The New York post today has a story ripping Godaddy.com process of charging customers $18.99 to “backorder” an expired domain and then placing the domain into auction once it “drops”.
First we have to note that absolutely nothing new is going on that the NY Post is complaining about.
Godaddy for years has had a program were you can backorder any domain, for which is now $18.99 per domain. If the domain was not at Godaddy or one of its affiliated registrars it would simply try to get the domain along with all other drop catchers when it dropped and In my experience with little success.
If the domain was registered by Godaddy or one of their affiliated registrars, then the domain goes into Godaddy.com drop auction with the backorder serving as the first bid.
But now the mainstream media has picked up on the story and guess what?
They don’t seem to think the whole process is fair.
“”GoDaddy.com, the No. 1 domain registry company, is getting rich in part by pitting its customers against each other in bidding wars for expiring Web addresses — instead of using hefty back order fees to simply purchase soon-to-expire domain names.””
“”The site…..charges customers $18.99 to acquire existing domain names whose registrations are about to expire. But the company does not tell those customers that it could be collecting the same fee from three or four or more rivals and that it is not working solely on their behalf.”
“When I paid my $18.99 back order fee in January, I thought GoDaddy would act as my agent to go out and buy the domain name,” one disgruntled customer told The Post last week. “But what I learned was that several other customers had also paid the fee and that we would all be pitted against one another in an auction.”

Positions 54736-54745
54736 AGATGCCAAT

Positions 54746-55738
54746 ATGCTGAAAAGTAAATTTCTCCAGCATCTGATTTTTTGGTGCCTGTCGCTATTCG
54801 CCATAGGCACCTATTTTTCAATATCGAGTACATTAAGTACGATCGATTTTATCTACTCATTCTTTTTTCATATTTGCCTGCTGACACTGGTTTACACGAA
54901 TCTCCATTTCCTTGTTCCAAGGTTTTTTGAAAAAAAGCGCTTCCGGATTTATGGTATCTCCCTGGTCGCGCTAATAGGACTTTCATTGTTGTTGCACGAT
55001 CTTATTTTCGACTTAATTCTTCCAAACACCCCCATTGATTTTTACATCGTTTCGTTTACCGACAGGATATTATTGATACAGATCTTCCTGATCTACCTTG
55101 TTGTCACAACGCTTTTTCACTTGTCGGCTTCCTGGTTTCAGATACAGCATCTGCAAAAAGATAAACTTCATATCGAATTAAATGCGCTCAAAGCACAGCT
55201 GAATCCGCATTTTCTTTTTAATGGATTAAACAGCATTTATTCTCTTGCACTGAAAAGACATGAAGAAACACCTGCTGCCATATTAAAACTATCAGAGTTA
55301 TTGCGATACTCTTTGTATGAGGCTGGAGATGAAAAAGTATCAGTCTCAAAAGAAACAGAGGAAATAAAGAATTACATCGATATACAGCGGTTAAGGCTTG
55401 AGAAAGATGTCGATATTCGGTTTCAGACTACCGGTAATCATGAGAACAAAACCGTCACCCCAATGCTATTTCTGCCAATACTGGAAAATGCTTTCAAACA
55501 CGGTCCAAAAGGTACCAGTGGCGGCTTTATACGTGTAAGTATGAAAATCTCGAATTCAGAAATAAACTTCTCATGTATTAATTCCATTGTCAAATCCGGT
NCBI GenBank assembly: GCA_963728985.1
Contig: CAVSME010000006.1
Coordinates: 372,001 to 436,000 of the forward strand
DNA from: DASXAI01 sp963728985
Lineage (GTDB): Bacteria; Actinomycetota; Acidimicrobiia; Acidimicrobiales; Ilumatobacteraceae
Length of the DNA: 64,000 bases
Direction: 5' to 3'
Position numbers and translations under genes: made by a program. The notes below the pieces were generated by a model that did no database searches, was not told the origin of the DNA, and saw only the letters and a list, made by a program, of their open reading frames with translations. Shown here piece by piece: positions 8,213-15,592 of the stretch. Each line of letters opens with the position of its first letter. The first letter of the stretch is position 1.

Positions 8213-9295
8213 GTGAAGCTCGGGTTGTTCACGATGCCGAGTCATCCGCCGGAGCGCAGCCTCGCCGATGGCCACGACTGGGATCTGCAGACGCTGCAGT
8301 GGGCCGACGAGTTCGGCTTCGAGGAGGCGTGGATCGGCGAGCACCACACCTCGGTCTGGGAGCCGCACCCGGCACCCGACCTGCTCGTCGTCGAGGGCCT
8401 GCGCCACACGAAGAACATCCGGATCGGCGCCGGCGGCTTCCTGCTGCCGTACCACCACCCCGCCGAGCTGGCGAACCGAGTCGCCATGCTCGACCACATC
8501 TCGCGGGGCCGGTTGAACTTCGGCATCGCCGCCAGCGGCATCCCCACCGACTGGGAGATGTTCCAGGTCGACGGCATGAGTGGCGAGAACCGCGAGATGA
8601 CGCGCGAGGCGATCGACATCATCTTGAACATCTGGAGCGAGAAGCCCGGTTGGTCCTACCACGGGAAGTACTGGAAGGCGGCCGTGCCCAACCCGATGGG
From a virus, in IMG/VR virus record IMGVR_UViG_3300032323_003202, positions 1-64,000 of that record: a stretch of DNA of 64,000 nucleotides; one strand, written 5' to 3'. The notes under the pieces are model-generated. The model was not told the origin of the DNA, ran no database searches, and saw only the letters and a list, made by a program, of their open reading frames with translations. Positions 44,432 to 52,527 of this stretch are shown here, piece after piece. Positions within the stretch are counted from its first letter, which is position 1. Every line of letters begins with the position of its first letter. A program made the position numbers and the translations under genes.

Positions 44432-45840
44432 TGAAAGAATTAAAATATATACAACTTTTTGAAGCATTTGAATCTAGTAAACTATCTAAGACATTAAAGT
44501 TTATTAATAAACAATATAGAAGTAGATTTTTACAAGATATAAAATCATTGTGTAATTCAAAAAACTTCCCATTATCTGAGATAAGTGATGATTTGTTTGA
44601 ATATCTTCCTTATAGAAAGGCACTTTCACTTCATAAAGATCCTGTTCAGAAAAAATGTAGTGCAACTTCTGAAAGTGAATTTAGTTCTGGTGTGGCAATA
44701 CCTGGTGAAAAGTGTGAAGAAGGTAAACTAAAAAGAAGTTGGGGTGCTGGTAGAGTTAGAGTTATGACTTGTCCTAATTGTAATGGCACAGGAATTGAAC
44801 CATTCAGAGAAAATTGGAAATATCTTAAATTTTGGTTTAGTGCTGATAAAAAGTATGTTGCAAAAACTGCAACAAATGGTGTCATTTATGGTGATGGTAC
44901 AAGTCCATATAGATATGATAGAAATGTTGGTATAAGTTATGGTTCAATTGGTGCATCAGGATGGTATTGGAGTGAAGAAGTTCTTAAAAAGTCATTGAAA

“There should be clear rules,” said Eric Goldman, a law professor at the University of California at Santa Clara and an expert on cyber-law. “It certainly raises questions about what the fees are buying.”
“I certainly see the customer’s point, and we will review the way we do the [back order business],” Chris Kennedy, the director of aftermarket services at GoDaddy, said in a phone interview on Friday. “There may be a case for improving the communications in these cases.” GoDaddy’s very profitable back order policy came to light last week when the disgruntled customer, who spoke on the condition of anonymity, said he was surprised to discover the premium fee didn’t deliver any real value.”
Other aspects of GoDaddy’s backorder business have also raised eyebrows, including:
“””* Customers of GoDaddy who pay the $18.99 back order fee and lose out on the domain name auction are told they can use the fee as a credit for another purchase, but cannot get a refund. This gives GoDaddy the use of the money from thousands of customers for weeks, months or years.
“GoDaddy has set regulations that start the auction at $10, not at zero dollars. That certainly makes it appear as though GoDaddy is acting on its own behalf and not the behalf of the customer.”
“Kennedy admits GoDaddy acts on its behalf when it sets the $10 opening bid, but said it did so to allow the market to set the true value of the domain name.”
Actually what the New York Post doesn’t even point out that if you have a backorder on a Godaddy domain, as soon as the domain goes to auction, because that backorder converts to the first bid, it then shows that bid on its system, alerting more people to bid on the domain. Although I suggested and got Godaddy to remove any domain with just one bid from the “most active list”, those domains are still shown on the “ending soon” list, still making the “backorder” bid obvious to all.
Of course if the NY Post wanted to dig deeper they can find all sorts of “unfairness” in the drop auction process, even registrars that just keep the domains they want to resell them for hundreds of thousands of dollars without sharing a dime with the original registrants (their customers).
Yes once our industry practice the see the light of day by the mainstream media they find out what all of us inside the industry have known for years, unfairness is a daily part of life for domainers.
While domain blogs, including mine, often complain and bitch about the drop process and other “industry practices”, Domain Companies are going to have a lot of explaining to do once the mainstream press starts asking questions, because the answers for the most part make no logical sense and defy the concept of fairness.